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DAVID KRUSE

By Staff | Dec 25, 2015

Gov. Terry Branstad is now adding his weight to his son Eric’s challenge of Ted Cruz’s opposition to ethanol and the RFS.

The only fuel that is being subsidized right now is produced by Cruz’s oil industry donors.

Cruz’s partner, Congressman Steve King, who blasted the ethanol group directed by Eric Branstad, America’s Renewable Future, now finds himself going up directly against Gov. Branstad.

“Cruz is the most anti-ethanol, anti-renewable fuel, of all the candidates,” Gov. Branstad said Wednesday in an interview at Bloomberg’s headquarters in New York. “Conventional wisdom says he should win in Iowa, but his record is something that shows hypocrisy on this issue.

“If they are able to stop the Cruz momentum that will show the real clout of the renewables.”

Donald Trump, behind in some polls in Iowa to Cruz, picked up on the opportunity to tout his support for ethanol and to remind people that Cruz is bought and paid for by the oil industry.

Cruz depicts himself as being this outsider independent Tea Party zealot, but his money comes from oil donors who are using him like a wolf in sheep’s clothing. I think about as much of Cruz as do his colleagues in the Senate. He has lost their respect.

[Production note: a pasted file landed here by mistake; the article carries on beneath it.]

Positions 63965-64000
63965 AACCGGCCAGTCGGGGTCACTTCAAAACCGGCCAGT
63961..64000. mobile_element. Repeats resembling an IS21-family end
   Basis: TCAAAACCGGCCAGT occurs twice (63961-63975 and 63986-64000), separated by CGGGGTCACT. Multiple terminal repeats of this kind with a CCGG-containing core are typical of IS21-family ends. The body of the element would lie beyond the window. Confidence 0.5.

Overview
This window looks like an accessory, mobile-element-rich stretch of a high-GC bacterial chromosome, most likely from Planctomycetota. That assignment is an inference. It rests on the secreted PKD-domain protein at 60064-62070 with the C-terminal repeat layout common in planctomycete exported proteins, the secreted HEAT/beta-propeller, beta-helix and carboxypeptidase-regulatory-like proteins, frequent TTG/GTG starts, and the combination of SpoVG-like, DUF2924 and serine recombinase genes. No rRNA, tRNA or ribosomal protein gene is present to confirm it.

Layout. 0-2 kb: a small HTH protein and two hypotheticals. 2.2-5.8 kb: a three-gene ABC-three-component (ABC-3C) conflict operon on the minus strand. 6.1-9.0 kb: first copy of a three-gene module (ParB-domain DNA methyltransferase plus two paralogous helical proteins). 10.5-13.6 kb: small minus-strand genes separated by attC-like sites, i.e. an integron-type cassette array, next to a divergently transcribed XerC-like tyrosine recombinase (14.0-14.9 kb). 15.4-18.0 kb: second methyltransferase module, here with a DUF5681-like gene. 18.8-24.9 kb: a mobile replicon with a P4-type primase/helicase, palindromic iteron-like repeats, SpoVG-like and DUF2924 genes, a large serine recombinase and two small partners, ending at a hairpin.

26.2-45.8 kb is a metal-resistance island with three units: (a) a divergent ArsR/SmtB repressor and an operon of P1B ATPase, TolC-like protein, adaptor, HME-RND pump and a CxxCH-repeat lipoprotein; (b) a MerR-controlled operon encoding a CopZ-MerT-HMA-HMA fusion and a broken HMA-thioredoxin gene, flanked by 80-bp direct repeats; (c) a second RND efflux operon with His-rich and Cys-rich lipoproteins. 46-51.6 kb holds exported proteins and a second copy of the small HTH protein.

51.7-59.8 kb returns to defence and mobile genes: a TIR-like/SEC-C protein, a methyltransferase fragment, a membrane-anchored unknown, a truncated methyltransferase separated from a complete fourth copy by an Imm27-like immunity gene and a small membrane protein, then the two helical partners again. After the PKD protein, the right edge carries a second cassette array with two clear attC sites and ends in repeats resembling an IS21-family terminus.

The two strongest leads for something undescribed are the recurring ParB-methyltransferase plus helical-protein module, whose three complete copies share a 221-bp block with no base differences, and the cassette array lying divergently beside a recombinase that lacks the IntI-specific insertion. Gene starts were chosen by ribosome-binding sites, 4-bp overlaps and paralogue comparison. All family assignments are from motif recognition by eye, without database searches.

While Cruz is the most anti-ethanol candidate running, the issues for Iowa agriculture are not just about ethanol. Trade and farm sector labor are also critically important.

My own positions on all these issues would track very closely with those of the Iowa Farm Bureau who has always been considered a GOP leaning organization for good reason.

Cruz’s positions on ethanol, trade and labor conflict directly with those of Farm Bureau.

Cruz opposes the Trans-Pacific Partnership, an extremely important trade benefit to the ag sector. His immigration policy would offer no help to the ag sector looking for a legal means to hire the workers it needs.

Western Iowa dairy farmers say King has never been sympathetic to their labor issues, but he was supportive of ethanol and the RFS until having endorsed Cruz.

Asked by someone visiting his office for an explanation of the endorsement he reportedly had none that he would share.

It is one of those ideological inconsistencies that I have noted about conservatives who would throw their constituents interests under the bus for King to support Cruz.

The evangelicals have come out for Cruz, too. They are an important GOP constituency having elected both presidents Santorum and Huckabee (Ha!).

The evangelicals do have a record of determining the winner of the Iowa caucuses, but that is as far as it goes. There has never been this much divergence however, before between the candidate that evangelicals supported such as Huckabee and Santorum, who both favor the RFS and the issues impacting the ag sector, to have chosen to back Cruz who is as anti-ag as you can get.

They do not give a rip about the ag economy and that includes King who stuck a knife in Ag’s back by endorsing Cruz.